The City of Austin and the Commission on Environmental Quality are holding a public meeting to discuss fecal bacteria problems in four Austin creeks: Taylor Slough South, Waller Creek, Walnut Creek and the Spicewood Tributary to Shoal Creek. Public input is needed to determine how the necessary reductions in bacteria will be achieved. Anyone interested in protecting Austin's water quality is encouraged to attend.
The Texas Commission on Environmental Quality is required by the federal Clean Water Act to regularly identify water bodies with impaired water quality. Taylor Slough South, Waller Creek, Walnut Creek and the Spicewood Tributary to Shoal Creek have been identified as having fecal bacteria concentrations that exceed Texas standards for human contact. The City of Austin has asked the Texas Commission on Environmental Quality to determine how much fecal bacteria levels must be reduced in these creeks to support safe human contact. Public participation is essential in determining how this will be achieved. In addition, a committee will be formed to oversee the development of a plan to reduce the fecal bacteria in these creeks.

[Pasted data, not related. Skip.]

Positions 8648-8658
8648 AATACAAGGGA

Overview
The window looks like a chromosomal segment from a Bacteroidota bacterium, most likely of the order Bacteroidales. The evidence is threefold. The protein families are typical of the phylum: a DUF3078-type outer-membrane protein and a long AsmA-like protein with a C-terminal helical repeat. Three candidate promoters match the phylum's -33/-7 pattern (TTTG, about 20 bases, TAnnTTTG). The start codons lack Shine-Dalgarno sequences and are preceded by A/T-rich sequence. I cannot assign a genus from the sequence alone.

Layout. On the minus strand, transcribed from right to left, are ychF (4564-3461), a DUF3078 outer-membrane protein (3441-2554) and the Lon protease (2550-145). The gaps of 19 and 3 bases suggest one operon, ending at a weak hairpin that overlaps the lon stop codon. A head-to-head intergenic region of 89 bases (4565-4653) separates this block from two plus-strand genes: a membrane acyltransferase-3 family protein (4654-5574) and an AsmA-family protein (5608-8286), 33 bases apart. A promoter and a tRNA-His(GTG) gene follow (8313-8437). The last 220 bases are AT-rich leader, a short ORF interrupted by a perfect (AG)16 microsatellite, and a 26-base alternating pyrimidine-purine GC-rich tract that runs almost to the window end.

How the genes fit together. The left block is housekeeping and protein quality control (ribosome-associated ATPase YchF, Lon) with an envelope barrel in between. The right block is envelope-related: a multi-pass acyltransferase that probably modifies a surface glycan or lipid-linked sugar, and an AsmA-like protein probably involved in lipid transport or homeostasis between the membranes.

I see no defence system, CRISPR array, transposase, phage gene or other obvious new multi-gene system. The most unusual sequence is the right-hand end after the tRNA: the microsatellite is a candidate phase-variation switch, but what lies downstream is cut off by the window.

The City of Austin and other regional partners have been working to reduce fecal contamination in area watersheds. Ongoing efforts to improve bacteria concentrations include regular water quality monitoring to identify problems, public education efforts, and programs to repair and improve wastewater infrastructure. As a result of the success of these programs, three Austin water bodies have recently been removed from the statewide list of areas impaired by fecal contamination. These are Eanes Creek, the Colorado River below Austin and the Westlake Davenport Tributary to Lake Austin. Although this current effort will focus on four creeks, the City of Austin is committed to continuing to improve water quality and reduce fecal contamination across Austin.